Blog #7




Museum Label: This document is a payment receipt regarding the information of a purchase of an enslaved African American. This transaction was made on January 28th, 1813 in Essex County, Virginia. Rosa Gray was the initial slaveholder, she sold Cook the enslaved man to Edward Rouzee Jr. Cook was purchased for nine pounds, eleven shillings, and seven pence.  When converted to US currency today it is approximately equivalent to $588.28. 

Reflection: I chose this object to create a label for because the idea of slavery is quite a mind blowing concept to me, especially after all of the information that I have learned this semester. In this class I feel that I have widened my understanding of how certain things need to be presented in society particularly when it comes to such an important part of history, during times like in the early 1800s when slavery was still very prominent in the US. When it comes to museums I think it has been a built in concept that has become widely accepted to have labels that do not justify the true significance of objects in history. For example, in my label and any other museum label it neglects to stress the fact that this raged piece paper literally was a certificate signing a human’s life away to another human. Without any regard to the enslaved man or his life, but the blame should not only be put on museums for not correcting this sooner. It is also on us as a society for not being more sensitive to these kinds of things. It more so comes down to the fact that the words we use to represent history is how it will be perceived and remembered. I think another reason for the lack of representation in labels and other things has to do with the fact that across the US in education we as citizens learn about history in different ways. In a class discussion as a class we found that many of us had a different learning experience when slavery was taught to us in elementary and high school. In my experience I had an extensive amount of knowledge taught to me, but in some of my classmates’ experiences they did not know how truly gruesome and cruel slavery was in the US. And this is people who are around my age, which is 18. I cannot imagine how lackadaisical the learning experience was for older generations. The generations who are old enough to be working in these museums that lack the descriptions that truly justify these important objects in history. I did find it a challenge to write this label because I did not have enough words to truly make the reader understand the importance of the object and how it was apart of the ugly history of slavery.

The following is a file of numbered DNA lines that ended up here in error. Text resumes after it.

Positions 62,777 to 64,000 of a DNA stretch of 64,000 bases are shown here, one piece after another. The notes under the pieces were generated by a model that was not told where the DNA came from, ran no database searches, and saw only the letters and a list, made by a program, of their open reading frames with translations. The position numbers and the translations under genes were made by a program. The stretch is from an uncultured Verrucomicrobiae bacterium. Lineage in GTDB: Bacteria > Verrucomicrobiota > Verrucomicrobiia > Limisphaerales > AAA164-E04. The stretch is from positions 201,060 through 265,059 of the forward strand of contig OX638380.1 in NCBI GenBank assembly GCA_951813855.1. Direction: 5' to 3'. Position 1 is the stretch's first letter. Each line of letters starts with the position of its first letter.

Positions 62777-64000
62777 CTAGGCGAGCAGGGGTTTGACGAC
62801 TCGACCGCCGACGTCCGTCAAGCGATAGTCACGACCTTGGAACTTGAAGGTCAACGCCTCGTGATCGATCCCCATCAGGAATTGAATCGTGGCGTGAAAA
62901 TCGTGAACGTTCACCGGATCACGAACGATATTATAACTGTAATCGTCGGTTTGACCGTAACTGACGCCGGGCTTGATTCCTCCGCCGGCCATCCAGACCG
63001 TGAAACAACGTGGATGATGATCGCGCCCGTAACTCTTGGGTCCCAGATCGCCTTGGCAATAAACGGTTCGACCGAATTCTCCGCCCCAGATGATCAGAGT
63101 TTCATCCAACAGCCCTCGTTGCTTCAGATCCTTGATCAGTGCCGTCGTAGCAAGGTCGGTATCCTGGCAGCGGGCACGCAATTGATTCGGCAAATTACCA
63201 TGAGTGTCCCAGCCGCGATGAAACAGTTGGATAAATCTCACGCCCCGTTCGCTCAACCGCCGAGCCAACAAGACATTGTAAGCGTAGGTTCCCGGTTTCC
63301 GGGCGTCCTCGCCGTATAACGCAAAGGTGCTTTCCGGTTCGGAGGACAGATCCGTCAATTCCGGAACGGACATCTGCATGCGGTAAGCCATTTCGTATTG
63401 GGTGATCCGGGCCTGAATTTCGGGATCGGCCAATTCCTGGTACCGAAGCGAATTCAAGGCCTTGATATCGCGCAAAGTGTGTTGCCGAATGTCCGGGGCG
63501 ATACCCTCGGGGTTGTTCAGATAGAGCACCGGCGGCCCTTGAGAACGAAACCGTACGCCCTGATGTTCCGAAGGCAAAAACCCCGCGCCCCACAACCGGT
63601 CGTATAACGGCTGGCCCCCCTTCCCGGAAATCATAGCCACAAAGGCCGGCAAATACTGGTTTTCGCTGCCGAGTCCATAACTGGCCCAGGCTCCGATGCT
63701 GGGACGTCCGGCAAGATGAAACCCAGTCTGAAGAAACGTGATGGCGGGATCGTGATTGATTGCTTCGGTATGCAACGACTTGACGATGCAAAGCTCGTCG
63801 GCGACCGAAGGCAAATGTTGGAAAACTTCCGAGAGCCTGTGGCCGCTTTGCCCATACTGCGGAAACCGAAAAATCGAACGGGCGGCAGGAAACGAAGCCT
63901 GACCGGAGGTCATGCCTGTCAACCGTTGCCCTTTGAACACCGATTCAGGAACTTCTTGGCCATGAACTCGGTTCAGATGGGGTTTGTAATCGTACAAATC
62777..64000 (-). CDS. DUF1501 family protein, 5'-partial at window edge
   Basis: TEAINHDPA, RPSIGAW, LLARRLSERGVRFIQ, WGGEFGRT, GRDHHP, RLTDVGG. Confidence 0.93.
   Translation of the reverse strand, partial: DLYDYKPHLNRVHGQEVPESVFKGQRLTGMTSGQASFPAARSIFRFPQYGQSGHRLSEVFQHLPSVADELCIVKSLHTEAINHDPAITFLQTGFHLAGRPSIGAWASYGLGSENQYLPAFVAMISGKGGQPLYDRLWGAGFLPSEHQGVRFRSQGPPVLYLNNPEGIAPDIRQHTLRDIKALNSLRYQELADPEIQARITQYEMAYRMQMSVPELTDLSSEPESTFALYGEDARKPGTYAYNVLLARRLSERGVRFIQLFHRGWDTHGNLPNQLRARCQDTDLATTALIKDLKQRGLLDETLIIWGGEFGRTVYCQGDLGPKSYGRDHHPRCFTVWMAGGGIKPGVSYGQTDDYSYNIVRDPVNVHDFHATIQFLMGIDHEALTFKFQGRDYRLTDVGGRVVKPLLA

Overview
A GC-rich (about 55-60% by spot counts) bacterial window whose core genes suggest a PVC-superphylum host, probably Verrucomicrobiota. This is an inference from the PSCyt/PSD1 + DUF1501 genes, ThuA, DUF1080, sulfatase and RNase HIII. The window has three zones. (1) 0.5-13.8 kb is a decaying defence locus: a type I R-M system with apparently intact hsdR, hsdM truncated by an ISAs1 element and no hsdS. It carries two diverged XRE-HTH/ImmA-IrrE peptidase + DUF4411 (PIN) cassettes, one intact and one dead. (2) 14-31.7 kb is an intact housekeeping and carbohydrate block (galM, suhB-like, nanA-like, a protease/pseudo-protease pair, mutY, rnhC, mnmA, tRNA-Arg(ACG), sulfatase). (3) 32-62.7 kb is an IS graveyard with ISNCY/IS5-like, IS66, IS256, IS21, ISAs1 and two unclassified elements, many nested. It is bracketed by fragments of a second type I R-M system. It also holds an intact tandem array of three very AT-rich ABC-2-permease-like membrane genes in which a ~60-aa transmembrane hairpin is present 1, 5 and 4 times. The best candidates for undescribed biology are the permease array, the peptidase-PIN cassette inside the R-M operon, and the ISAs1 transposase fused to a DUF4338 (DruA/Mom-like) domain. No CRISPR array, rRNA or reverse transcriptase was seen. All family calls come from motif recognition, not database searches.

One thought on “Blog #7

  1. I really enjoyed reading about the label that you created and your additional reflections about the representation of historical objects in museum settings. To me, seeing receipts or other elements of material culture humanizes slavery in a way that transforms or historical understanding. It was real, and the human subjects were real too. I agree that museums are more invested in putting the objects on display rather than trying to guide your thinking about them– partly because they lack adequate funding and resources to address these problems, but also because they leave interpretation up to the audience. As a result, we are left with a bunch of objects that lack context or a way to truly understand them. I also really appreciated your discussion about representation and historical/cultural sensitivity. I think there is so much good that can come from community partnership and I wish museums did more public outreach in this sense. Some museums are ahead of others, and I’m glad to see that there is a lot of positive change out there. All the more reason to support museums!

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